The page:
Coke and Pepsi both have a fascinating history, some historical advertising moments, and are notable international companies. Soda is still a favorite of consumers. In fact, carbonated soft drinks still accounted for $81 billion in sales in North America in 2016, according to Beverage Digest. Soda is cheaper to make than other beverages and often cheaper to buy. People stick to their preferences on the Coke versus Pepsi debate. Each has a unique taste to it and the reasons people enjoy one over the other might be due to a multiple of factors. The term “Cola Wars” has been used to describe the rivalry between the two companies.
Coco-Cola was introduced over 100 years ago. Coca‑Cola was created by John S. Pemberton and served at Jacobs’ Pharmacy. The company accountant, Frank Robinson, introduced the drink “Coca‑Cola,” thinking the two Cs would look well in advertising. In 1887 Coupons were first used to promote Coca‑Cola. John Pemberton registers his “Coca‑Cola Syrup and Extract” label as a copyright with the U.S. Patent Office. In the early 1900’s Coke became the national drink of baseball. Coke has grown significantly since it’s humble beginnings of selling nine drinks in its first year. In 2013, Coke products were sold in over 200 countries worldwide, with consumers drinking more than 1.8 billion company beverage servings each day.
Coca-Cola has had very creative marketing over the years. “I’d Like to Buy the World a Coke,” or “Hilltop” as the ad is often called, was created in 1971. The song for the ad was recorded by The New Seekers, a popular Australian folk music group. Released as a radio ad in February of that year, the song was then filmed as a television spot on a hilltop outside of Rome, Italy, featuring an international group of young people. The ad was an instant classic with thousands of people writing the Company requesting the music.
Coca-cola is also moving forward and innovating new ideas. In January of 2018, Coke announced new Diet Coke flavors and a new can. The campaign was aimed at a younger crowd. “Millennials are now thirstier than ever for adventures and new experiences, and we want to be right by their side,” Rafael Acevedo, the group director for Diet Coke in North America, said in a statement about the new look and flavors. “We’re making the brand more relatable and more authentic.”
However, there is nothing that beats that fresh coco-cola taste. The exact formula of Coca-Cola’s natural flavorings is a trade secret. The original copy of the formula was held in SunTrust Bank’s main vault in Atlanta for 86 years. On December 8, 2011, the original secret formula was moved from the vault at SunTrust Banks to a new vault containing the formula which will be on display for visitors to its World of Coca-Cola museum in downtown Atlanta.
Pepsi was first introduced as “Brad’s Drink” in New Bern, North Carolina, United States, in 1893 by Caleb Bradham, who made it at his drugstore where the drink was sold. It was renamed Pepsi-Cola in 1898 after the root of the word “dyspepsia” and the kola nuts used in the recipe.
Unlike Coke, Pepsi hit a bump in the road early on. In 1931, at the depth of the Great Depression, the Pepsi-Cola Company entered bankruptcy large part due to financial losses incurred by gambling on the wildly fluctuating sugar prices as a result of World War I. However, things turned around for the company in a short time. During the Great Depression, Pepsi gained popularity following the introduction in 1936 of a 12-ounce bottle. With a radio advertising campaign featuring the jingle “Pepsi-Cola hits the spot / Twelve full ounces, that’s a lot / Twice as much for a nickel, too / Pepsi-Cola is the drink for you,” arranged in such a way that the jingle never ends. Pepsi encouraged price-watching consumers to switch. Calling out the Coca-Cola standard of 6.5 ounces per bottle for the price of five cents, instead of the 12 ounces, Pepsi sold at the same price. Marketed at a time of economic crisis, the campaign succeeded in boosting Pepsi’s status. From 1936 to 1938, Pepsi-Cola’s profits doubled. The rivalry between the two companies goes a long way back.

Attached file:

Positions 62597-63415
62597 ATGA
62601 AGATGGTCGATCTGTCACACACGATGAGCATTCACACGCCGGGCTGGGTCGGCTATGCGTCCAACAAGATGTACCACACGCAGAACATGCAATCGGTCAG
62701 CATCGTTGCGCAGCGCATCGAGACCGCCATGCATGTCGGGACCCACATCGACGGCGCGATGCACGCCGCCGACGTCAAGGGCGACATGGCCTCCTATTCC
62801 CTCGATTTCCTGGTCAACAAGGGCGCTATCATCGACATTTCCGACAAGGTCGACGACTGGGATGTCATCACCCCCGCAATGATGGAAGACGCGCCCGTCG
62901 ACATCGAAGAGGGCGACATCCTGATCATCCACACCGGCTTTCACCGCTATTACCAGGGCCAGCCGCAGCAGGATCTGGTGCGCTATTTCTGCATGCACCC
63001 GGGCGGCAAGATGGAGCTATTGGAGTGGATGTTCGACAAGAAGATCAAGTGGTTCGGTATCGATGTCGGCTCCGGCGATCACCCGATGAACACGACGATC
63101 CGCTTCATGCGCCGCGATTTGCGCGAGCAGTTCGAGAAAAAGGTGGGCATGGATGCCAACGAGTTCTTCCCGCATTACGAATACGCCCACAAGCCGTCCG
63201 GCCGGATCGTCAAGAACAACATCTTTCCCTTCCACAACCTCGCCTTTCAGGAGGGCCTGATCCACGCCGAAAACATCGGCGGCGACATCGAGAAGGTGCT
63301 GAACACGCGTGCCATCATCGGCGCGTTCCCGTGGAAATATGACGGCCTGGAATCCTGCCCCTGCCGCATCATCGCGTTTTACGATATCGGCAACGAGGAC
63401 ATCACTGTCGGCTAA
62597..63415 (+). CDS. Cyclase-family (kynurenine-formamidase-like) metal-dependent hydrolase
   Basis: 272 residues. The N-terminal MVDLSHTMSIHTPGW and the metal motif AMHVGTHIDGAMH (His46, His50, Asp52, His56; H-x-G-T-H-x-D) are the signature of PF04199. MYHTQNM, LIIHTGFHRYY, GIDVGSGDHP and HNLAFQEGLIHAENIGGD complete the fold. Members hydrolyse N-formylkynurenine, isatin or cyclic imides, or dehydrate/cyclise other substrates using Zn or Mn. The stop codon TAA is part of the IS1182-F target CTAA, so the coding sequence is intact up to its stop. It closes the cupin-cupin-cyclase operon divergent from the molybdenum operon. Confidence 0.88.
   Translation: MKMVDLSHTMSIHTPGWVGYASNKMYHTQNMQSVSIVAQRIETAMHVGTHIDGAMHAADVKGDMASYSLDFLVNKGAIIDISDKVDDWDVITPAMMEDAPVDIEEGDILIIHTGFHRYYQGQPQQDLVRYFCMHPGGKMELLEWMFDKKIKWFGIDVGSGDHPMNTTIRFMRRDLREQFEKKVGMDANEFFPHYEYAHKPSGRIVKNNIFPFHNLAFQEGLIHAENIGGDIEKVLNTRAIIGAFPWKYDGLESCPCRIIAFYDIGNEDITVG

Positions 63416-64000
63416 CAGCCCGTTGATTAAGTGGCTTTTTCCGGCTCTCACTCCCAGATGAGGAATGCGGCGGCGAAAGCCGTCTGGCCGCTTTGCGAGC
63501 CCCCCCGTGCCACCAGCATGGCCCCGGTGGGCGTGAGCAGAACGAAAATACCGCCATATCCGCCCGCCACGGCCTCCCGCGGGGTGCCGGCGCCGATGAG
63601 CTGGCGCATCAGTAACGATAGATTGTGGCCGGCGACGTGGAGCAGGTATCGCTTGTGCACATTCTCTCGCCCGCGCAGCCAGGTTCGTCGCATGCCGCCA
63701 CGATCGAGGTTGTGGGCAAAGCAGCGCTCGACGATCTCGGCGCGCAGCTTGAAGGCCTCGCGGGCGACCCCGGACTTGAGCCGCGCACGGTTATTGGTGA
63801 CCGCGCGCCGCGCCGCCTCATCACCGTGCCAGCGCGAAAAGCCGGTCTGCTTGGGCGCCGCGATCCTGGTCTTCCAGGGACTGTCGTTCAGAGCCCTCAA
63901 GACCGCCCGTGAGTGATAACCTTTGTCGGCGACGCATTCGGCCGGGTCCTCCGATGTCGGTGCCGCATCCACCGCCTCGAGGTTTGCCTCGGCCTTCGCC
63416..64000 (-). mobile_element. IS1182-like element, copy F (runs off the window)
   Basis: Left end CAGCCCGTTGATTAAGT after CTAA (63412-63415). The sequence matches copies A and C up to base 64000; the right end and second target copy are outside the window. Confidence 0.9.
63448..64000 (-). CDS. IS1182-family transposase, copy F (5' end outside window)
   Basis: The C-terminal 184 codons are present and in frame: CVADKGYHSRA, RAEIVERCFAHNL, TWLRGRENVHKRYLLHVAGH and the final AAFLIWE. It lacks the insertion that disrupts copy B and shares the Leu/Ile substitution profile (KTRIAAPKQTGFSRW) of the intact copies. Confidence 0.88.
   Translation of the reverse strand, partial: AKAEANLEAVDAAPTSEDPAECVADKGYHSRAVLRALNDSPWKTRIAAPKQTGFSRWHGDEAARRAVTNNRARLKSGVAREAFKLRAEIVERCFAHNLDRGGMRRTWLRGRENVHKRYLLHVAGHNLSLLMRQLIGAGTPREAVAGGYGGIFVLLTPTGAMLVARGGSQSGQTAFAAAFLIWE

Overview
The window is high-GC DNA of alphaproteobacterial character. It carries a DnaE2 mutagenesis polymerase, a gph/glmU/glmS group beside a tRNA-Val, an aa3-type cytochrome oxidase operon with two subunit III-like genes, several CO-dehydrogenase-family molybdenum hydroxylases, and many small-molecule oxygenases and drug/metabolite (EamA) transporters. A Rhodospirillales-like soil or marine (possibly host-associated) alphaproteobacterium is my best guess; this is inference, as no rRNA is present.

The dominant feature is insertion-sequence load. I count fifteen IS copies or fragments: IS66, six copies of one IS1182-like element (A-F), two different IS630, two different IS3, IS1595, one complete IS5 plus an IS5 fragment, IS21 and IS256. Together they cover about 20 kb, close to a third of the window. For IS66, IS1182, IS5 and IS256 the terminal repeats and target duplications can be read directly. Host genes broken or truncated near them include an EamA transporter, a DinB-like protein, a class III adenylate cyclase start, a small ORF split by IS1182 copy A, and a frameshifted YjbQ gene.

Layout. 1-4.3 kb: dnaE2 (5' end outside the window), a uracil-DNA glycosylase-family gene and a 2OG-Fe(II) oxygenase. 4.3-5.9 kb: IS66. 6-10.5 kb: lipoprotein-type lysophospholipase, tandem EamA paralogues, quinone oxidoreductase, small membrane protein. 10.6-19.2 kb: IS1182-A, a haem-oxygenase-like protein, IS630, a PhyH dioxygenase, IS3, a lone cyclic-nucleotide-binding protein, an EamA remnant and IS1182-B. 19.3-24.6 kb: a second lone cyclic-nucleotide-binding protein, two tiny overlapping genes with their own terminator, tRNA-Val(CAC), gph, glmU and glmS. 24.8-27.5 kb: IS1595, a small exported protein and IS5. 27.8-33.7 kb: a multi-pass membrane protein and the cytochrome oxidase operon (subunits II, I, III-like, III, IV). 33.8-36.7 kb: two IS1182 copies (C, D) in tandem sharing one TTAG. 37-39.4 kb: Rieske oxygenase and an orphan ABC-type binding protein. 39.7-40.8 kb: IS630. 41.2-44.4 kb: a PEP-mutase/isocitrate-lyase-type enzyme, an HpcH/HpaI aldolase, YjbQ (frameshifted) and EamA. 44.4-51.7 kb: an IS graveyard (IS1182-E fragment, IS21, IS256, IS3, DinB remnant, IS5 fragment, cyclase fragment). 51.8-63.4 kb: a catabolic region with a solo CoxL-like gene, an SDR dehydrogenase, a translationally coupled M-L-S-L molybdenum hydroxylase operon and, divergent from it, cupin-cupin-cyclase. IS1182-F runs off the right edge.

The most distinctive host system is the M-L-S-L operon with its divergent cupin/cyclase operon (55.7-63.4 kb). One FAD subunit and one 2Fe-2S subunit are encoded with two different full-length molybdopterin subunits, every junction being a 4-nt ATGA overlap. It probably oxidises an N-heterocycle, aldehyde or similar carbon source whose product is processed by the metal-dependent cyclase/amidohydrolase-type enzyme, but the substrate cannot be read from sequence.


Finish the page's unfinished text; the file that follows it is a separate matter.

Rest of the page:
Like Coke, Pepsi has had a long run of creative marketing. Through the intervening decades, there have been many different Pepsi theme songs sung on television by a variety of artists. From Joanie Summers to the Jacksons to Britney Spears, celebrity royalty has often been seen sipping on a Pepsi in a commercial or on breaks on set. In 1975, Pepsi introduced the Pepsi Challenge marketing campaign where PepsiCo set up a blind tasting between Pepsi-Cola and rival Coca-Cola. A bold move and risky test, luckily the majority of participants picked Pepsi as the better tasting of the two soft drinks. Pepsi has been featured in several films, including Back to the Future Part II, Home Alone, Wayne’s World, Fight Club, and World War Z. Pepsi tried to appeal to young customers last year with a poorly received commercial featuring Kendall Jenner offering a soda to a police officer on a protest line. After a backlash, the company apologized and pulled the ad.
Coca-Cola continues to outsell Pepsi in almost all areas of the world. However, exceptions include Oman, India, Saudi Arabia, Pakistan where Pepsi has been a dominant sponsor of the Pakistan cricket team since the 1990s. In the last decade, Coke’s market share has risen from 17.3% to 17.8%, while Pepsi’s has dropped from 10.3% to 8.4%, according to Beverage Digest, a trade publication. Whatever taste you prefer, each company has taken a different route to the success they see today. So, what will it be for you, Coke or Pepsi?
Jazmin is an avid supporter of civil rights and is passionate about open discussions
about race, culture and current politics. She was a research assistant and loves the
pursuit of knowledge.